Editorial: Myanmar - Imperialist war drives racist refugee crisis

05 July 2024 645 hits

On June 23, rebel forces in Myanmar seized control of Thandwe Airport in western Rakhine State, a logistics hub for the ruling military junta and the gateway to prized coastal resorts. It’s just the latest win for the surging anti-junta forces, now estimated to control more than half the largest Southeast Asian country in land mass (The Irrawaddy, 6/25).

While the world watches in horror at the unending, racist U.S.-backed slaughter in Palestine, civil war rages in Myanmar. Well into its third year, the conflict has killed tens of thousands of workers and children, displaced millions more, and made life practically unbearable. Inflation has spiraled out of control. Millions of jobs have been lost since the military takeover, and nearly half the population lives below the poverty line (East Asia Forum, 2/27). With workers denied legitimate opportunities, the cultivation of opium has skyrocketed (NBC News, 5/30).

On the surface, the Myanmar civil war is a battle between a well-armed, brutal military junta and a growing coalition of ethnic-based militias. But closer examination reveals the devastating impact of inter-imperialist competition, with the U.S., Russia, and China vying for influence by funding and arming different warring factions—and spilling the blood of our class every step of the way.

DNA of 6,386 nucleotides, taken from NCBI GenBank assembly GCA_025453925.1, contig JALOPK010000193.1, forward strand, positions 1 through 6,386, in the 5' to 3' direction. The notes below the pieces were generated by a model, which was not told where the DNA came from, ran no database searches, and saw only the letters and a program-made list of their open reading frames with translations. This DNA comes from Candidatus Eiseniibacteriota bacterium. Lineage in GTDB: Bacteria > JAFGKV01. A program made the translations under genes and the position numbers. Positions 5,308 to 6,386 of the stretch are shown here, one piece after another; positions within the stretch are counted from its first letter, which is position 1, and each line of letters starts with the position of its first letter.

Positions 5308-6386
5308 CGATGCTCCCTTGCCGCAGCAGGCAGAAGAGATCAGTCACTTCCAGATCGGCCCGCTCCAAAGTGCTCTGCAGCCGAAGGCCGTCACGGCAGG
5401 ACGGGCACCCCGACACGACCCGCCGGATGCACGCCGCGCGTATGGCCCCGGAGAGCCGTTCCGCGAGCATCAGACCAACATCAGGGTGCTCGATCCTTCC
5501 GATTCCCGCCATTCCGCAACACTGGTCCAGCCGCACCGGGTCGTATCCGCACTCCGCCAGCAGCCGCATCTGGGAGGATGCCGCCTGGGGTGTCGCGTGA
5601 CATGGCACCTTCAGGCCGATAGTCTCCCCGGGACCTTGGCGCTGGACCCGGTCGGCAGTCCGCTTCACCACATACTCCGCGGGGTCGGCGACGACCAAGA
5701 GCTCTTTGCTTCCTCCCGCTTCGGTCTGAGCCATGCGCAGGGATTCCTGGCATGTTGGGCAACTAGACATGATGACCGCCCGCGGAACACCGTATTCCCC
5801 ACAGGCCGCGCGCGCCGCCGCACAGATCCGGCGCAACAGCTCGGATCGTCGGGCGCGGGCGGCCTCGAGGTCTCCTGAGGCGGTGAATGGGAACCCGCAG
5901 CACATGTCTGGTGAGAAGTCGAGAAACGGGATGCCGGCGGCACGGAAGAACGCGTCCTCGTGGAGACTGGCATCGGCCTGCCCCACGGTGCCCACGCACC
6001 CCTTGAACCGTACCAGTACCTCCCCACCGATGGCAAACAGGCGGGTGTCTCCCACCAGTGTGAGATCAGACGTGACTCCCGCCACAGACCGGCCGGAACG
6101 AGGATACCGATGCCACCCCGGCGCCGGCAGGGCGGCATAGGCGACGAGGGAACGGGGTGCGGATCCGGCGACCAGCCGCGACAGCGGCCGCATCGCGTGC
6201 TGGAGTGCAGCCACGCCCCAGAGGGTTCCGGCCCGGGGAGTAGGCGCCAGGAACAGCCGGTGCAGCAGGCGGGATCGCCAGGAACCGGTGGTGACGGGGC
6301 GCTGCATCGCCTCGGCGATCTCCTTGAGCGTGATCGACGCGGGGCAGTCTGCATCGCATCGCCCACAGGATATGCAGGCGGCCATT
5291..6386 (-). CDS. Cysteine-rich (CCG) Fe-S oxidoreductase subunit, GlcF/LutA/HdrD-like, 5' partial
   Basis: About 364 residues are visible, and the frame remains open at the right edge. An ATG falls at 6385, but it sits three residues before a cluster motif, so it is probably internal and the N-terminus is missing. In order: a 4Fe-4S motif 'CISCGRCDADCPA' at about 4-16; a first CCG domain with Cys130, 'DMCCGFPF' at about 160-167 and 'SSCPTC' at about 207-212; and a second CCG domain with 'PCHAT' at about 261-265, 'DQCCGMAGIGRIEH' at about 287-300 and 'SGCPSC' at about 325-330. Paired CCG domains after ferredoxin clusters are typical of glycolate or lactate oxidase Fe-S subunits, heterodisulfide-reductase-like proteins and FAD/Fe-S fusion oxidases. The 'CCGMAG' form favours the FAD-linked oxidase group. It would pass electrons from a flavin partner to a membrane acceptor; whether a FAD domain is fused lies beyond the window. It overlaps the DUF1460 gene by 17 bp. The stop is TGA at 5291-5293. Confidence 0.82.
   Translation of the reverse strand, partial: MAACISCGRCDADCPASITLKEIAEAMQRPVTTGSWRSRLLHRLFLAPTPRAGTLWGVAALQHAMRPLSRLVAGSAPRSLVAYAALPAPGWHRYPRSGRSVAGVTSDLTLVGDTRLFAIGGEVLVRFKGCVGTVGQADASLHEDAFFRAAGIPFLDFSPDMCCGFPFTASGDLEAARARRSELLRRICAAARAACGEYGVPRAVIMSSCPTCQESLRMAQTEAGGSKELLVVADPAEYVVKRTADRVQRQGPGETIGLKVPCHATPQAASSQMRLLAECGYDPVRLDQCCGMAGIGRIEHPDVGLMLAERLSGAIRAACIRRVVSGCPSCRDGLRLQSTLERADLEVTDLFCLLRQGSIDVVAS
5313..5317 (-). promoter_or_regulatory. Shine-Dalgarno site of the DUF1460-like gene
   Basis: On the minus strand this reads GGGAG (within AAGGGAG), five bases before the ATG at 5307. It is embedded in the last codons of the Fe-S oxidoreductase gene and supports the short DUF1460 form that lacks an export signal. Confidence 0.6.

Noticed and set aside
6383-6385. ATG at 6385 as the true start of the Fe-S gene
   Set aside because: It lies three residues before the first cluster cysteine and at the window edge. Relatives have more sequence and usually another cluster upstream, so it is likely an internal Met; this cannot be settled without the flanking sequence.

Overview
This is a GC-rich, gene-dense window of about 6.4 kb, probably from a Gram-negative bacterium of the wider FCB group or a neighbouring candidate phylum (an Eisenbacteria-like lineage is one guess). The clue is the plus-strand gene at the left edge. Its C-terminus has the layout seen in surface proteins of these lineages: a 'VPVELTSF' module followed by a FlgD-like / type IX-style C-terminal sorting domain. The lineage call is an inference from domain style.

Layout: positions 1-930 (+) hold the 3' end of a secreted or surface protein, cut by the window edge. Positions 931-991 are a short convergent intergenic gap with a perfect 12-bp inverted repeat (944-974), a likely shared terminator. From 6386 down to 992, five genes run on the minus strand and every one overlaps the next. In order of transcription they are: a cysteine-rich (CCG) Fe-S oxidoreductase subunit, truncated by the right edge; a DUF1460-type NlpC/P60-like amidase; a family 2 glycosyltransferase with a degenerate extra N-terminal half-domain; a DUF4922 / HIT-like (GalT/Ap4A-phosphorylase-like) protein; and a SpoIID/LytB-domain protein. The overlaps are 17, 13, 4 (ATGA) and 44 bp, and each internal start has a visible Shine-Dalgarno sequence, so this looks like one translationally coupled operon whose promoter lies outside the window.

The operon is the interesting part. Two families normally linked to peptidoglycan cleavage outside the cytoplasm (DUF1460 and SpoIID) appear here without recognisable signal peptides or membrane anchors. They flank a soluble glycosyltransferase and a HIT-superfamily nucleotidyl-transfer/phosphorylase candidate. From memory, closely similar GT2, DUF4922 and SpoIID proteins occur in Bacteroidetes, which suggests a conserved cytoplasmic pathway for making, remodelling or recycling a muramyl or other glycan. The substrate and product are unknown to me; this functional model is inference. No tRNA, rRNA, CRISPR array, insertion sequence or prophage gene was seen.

From Myanmar to Sudan to Palestine/Israel, the working class must take up arms to smash our capitalist oppressors. But we must refuse to fight and die for the capitalist bosses’ rotten nationalism and liberal democracy. As communist revolutionaries, we emphatically state that the only just war is a class war that overthrows the capitalist exploiters and their whole damn racist system. Workers now fighting in Myanmar must be won to wage a communist revolution led by a mass, international Progressive Labor Party.

Strategic battleground in deadly inter-imperialist rivalry

A former colony of the racist British Empire, sharing a border with capitalist powers China and India, Myanmar (formerly Burma) has long been a point of geopolitical significance. In early 2021, a shaky power-sharing agreement between the civilian government and the powerful military, the Tatmadaw, broke down. The Tatmadaw seized control through a coup d’etat and formed a governing junta. 

In the years leading up to the coup, the U.S. imperialists had cozied up to popular misleader Aung San Suu Kyi, the face of the ousted liberal democracy government. The U.S. was looking for a friendly politician to steer the country out of its orbit around China, with whom Myanmar has significant trade and military relations.

But the rising Chinese imperialists weren’t so easily pushed out. Determined to solve their “Malacca Dilemma,” they’ve invested tens of billions in Myanmar for roads and gas and oil pipelines. By shipping their Middle East oil imports through Myanmar, China could avoid the Malacca Strait, a chokepoint between Malaysia and Indonesia that might be threatened by the U.S. Navy (China Research Center, 2020). 

While China has thrown its formal support behind the ruling generals, it now seems to be hedging its bets. Enter imperialist Russia, a more reliable junta ally. As Myanmar’s generals back Russia’s invasion of Ukraine, Russian arms companies have made a literal killing by selling weapons to Myanmar, including fighter jets the junta has used to bomb civilian targets (Fulcrum, 11/30/23).